enue from stamp sales is dedicated to pheasant managementrelated activities. For more information or to submit entries, visit www.thenewsleaders.com and click on Aug. 29 Criers.
St. Joseph Newsleader • www.thenewsleaders.com
Friday, Aug. 29, 2014
Left: Shaina Poepping of Cedar Street Hair Salon in St. Joseph cuts the hair of Morgan Wiese at a back-to-school event at Resurrection Lutheran Church last weekend.
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Above: It took several organizations and many volunteers to make last weekend’s Back to School event a success at Resurrection Lutheran Church in Sartell. Some of the volunteers included (from left to right) Sabrina Schultz, Theresa Farell, Meg Schrafft, Michael Volgman-Mercuri, Catherine Maland (holding Amara Wiese), Dominic Wiese and Amanda Wiese (holding Morgan Wiese).
Connect from front page ed Michael Volgman-Mercuri of Sartell and Catherine Maland of Sauk Rapids, both with KUMON, a math-andreading testing and assistance center; Meg Schrafft of the Twin Cities; Theresa Farell of Rapid City, S.D.; and Sabrina Schultz of LaCrosse, Wis. The latter three are students at the College of St. Benedict who were donating their time via the Bonner Program, whose members commit themselves to activities for social justice and leadership development. Wiese, who has lived in St. Joseph for nine years, had participated in several projects through Resurrection church and Gateway Church. Most people know there is a need to help the less fortu-
nate at Christmas time, Wiese said, but too many forget there is a year-round need to help people, including just before the start of school each year. That is why Wiese decided to start the Kids Connect event. By providing some clothes and school supplies, Wiese and others involved with Kids Connect are hoping that will free up some families’ money to spend for other school necessities. The volunteers enjoyed the excitement and smiles on the children’s faces when they had a chance to pick out their own back-to-school items. Most of the clothing came from a woman in Monticello who donated 50 bags of them from her “For Kids” shop. Local churches and garage sales also contributed to the success of Kids Connect, Wiese noted.
St. Joseph Newsleader • www.thenewsleaders.com
Friday, Aug. 29, 2014
Academy from front page Early Childhood Special Education and preschool will be hosted in St. Joseph starting this fall. While not as centrally located for the students as Roosevelt once was, the district said moving into Colts Academy is the best interim option due to time constraints and space needs. Other services, such as the Welcome Center and homeless outreach, will remain at Discovery. “We need to have [those services] centrally located,” said Alicia Jepsen, director of Early Childhood Services in an exclusive Newsleader interview. She expressed the Welcome Center and homeless outreach can do the most benefit by remaining in St. Cloud. Classes begin at Colts Academy on Tuesday, Sept. 2. St. Joseph residents will see some increased bus traffic; the district says about 8-10 additional buses per day will be going to Colts. Some construction was needed to get the space ready. “All the tiling is done, the carpet is in,” Jepsen said. The school also received a fresh coat of paint and new furniture, she said. Many donations were received from the community to help prepare Colts to host the Early Childhood programs, which Jepsen said the dis-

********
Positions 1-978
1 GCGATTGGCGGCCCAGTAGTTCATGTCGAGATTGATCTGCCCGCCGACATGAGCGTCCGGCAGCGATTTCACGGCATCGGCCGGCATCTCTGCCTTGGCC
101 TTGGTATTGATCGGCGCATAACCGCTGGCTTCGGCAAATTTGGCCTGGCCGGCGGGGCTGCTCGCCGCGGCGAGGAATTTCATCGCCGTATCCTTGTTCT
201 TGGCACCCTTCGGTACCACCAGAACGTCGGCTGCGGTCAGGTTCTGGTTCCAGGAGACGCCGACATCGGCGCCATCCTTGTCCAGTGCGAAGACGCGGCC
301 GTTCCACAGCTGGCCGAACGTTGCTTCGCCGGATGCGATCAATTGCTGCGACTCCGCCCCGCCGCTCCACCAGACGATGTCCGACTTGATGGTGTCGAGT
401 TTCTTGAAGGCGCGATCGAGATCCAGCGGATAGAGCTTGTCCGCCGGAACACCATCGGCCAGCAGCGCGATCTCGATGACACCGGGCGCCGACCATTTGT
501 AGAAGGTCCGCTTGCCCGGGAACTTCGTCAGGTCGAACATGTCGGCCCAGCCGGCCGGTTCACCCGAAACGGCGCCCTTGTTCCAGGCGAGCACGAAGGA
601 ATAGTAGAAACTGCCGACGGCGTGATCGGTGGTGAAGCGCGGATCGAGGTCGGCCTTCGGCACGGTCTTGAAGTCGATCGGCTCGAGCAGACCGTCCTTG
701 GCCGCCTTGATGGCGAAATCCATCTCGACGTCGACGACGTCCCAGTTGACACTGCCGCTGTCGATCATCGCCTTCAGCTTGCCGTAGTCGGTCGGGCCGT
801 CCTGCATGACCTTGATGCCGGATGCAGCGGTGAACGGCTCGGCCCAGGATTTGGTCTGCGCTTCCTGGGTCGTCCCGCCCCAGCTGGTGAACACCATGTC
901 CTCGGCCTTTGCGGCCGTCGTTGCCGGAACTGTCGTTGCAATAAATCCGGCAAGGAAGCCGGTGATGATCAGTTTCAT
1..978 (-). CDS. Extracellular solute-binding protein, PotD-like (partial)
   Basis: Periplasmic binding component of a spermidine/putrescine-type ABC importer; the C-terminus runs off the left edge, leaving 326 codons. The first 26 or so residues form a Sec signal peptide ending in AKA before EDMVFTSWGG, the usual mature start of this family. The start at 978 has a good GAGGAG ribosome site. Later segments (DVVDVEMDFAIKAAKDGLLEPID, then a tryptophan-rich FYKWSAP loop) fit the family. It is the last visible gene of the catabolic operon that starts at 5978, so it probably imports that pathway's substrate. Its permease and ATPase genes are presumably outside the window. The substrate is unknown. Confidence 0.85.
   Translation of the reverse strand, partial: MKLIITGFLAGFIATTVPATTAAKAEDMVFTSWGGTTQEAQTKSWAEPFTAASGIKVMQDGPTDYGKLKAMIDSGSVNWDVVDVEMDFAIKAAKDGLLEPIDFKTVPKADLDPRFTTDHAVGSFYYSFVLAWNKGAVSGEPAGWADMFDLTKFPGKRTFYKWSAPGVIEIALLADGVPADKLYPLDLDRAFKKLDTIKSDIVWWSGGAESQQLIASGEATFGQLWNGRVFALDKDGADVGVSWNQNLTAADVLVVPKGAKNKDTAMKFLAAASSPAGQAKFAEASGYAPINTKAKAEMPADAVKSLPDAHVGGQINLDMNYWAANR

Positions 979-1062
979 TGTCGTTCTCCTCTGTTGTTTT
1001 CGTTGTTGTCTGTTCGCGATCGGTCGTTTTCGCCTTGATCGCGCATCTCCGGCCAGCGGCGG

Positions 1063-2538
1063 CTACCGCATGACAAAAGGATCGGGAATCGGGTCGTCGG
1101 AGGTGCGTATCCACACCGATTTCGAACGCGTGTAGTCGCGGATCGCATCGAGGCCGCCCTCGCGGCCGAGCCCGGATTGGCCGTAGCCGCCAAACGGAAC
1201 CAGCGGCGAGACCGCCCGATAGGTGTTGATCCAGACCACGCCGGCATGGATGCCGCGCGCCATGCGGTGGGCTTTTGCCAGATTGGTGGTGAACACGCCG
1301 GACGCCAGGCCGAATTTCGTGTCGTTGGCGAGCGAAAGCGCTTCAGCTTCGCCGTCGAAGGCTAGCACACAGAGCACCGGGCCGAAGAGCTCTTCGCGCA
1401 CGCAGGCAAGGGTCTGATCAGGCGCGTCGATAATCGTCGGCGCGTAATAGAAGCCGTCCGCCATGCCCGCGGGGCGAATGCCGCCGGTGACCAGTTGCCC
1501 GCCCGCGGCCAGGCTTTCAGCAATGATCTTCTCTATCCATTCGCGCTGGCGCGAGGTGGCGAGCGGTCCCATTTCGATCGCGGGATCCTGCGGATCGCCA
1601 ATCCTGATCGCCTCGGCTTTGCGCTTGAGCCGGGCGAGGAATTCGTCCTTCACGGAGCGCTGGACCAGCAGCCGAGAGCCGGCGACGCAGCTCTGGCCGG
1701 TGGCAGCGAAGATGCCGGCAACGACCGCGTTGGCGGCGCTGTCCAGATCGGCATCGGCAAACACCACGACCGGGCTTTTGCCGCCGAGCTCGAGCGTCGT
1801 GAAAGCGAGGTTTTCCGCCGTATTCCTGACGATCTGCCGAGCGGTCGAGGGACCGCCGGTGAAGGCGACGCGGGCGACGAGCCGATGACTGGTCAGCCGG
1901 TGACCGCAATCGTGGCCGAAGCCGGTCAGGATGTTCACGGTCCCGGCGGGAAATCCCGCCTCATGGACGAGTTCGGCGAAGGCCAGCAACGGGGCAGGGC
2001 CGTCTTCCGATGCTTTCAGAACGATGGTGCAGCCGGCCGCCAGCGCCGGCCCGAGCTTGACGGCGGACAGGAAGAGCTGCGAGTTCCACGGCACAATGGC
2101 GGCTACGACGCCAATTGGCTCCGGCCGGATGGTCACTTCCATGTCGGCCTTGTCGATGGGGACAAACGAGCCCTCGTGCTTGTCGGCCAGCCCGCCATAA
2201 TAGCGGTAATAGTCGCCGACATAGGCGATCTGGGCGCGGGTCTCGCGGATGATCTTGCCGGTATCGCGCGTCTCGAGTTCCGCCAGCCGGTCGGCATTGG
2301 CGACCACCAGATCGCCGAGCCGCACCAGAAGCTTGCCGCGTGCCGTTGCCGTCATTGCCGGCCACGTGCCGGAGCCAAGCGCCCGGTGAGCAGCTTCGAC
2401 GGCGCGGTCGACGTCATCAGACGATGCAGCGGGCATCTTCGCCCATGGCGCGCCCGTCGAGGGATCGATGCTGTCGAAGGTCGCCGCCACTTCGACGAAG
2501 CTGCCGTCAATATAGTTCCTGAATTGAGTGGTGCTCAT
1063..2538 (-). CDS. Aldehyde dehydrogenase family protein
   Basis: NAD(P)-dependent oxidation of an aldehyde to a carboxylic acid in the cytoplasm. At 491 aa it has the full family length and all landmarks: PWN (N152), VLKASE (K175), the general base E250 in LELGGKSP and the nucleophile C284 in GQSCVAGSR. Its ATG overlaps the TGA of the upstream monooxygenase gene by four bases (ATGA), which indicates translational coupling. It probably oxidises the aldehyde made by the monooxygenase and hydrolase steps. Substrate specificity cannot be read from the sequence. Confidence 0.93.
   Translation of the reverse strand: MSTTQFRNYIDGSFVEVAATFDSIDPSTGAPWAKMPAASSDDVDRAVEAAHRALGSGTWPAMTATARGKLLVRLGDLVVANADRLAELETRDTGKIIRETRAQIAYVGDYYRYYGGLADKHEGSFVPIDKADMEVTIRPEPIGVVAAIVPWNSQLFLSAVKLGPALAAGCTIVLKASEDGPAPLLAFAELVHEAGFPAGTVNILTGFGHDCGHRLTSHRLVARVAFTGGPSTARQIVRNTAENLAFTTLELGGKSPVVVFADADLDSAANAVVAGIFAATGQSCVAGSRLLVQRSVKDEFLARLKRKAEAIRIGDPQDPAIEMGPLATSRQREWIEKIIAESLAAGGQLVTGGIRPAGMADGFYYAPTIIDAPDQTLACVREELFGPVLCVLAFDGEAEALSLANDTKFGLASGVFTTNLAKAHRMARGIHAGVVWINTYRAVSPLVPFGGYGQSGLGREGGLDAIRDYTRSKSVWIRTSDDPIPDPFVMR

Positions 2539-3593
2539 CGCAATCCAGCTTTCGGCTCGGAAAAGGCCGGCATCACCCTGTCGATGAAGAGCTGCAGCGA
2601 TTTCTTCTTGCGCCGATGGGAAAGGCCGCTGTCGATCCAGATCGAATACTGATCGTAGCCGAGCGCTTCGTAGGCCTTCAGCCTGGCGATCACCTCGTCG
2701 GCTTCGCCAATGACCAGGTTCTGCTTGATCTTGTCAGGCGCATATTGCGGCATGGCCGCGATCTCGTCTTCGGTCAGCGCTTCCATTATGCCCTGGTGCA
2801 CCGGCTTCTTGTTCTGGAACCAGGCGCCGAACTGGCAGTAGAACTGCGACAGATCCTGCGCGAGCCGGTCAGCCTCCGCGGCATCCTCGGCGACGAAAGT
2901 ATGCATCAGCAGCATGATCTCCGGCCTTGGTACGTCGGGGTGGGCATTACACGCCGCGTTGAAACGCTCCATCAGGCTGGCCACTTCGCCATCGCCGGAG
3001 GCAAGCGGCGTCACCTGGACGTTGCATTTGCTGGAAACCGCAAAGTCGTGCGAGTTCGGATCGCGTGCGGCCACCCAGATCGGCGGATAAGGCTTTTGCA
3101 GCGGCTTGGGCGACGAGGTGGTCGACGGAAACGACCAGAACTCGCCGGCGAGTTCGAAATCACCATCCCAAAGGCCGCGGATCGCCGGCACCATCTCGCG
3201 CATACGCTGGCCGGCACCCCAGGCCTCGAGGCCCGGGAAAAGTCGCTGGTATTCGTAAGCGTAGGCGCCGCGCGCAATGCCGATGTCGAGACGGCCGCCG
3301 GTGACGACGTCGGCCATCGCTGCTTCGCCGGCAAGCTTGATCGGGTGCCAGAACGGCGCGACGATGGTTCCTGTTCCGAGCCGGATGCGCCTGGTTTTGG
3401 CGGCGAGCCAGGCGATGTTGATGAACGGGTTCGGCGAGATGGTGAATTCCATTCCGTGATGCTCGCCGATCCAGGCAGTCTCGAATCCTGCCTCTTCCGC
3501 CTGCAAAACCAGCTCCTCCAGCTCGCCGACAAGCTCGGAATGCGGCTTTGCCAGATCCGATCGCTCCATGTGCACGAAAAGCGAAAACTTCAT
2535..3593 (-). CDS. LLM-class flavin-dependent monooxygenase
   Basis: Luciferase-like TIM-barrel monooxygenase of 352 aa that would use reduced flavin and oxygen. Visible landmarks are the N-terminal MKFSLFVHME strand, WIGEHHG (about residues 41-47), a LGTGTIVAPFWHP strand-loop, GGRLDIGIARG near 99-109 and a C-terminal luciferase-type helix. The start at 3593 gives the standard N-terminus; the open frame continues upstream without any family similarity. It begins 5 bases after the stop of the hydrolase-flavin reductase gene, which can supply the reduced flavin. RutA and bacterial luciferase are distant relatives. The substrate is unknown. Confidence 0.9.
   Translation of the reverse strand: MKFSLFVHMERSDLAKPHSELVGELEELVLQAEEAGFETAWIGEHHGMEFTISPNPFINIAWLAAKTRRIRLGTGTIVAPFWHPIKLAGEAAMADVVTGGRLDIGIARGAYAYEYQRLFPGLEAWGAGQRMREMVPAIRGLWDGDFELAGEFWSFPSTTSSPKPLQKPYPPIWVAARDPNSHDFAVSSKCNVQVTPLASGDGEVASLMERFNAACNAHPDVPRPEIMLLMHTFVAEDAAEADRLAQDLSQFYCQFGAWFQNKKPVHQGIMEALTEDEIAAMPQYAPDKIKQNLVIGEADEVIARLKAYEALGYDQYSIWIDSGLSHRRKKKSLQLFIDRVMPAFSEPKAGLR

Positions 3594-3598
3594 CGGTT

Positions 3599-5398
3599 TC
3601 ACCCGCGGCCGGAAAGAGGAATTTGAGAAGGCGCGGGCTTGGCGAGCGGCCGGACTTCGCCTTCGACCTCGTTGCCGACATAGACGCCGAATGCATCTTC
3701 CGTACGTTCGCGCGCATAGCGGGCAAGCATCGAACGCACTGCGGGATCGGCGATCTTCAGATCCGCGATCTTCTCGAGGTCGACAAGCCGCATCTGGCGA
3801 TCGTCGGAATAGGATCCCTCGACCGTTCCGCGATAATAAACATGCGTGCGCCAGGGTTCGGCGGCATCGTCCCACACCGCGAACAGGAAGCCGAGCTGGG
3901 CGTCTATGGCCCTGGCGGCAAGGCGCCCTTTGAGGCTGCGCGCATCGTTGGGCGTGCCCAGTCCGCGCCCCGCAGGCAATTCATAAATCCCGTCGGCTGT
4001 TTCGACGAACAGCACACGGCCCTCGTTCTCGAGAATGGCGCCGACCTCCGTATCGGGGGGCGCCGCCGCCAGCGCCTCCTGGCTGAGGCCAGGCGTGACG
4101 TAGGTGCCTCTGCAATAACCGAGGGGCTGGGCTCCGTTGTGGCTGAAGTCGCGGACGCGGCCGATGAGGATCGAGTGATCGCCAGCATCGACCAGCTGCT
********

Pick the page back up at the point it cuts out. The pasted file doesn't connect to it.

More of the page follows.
trict is very grateful for. The Early Childhood programs will be able to expand their space a bit more in the spring. Little Saints Academy, a local child care center, currently occupies a portion of the former Kennedy building. On July 1, a couple of weeks after the Roosevelt fire, owner Amy Bonfig received word the school district would be taking over Little Saints’ space before the end of her contract. Bonfig said the Little Saints contract originally extended to April 15, 2015 but a clause in the contract allows the school district to give Little Saints six months notice if they are in need of the space. That leaves them until the end of the year to find a new place to host Little Saints Academy. “They are my babies, they are everything to me,” Bonfig said regarding the children who attend her care center. She said Little Saints Academy is considering several options for a replacement location, but chose not to disclose any of them at this time. While the new Early Childhood space might be further from St. Cloud residents, Jepsen said since she lives by Avon, for her, “it’s actually closer to home.” She also says residents can expect the programs to be at Colts for a couple of years, until the school district finds a new home for them.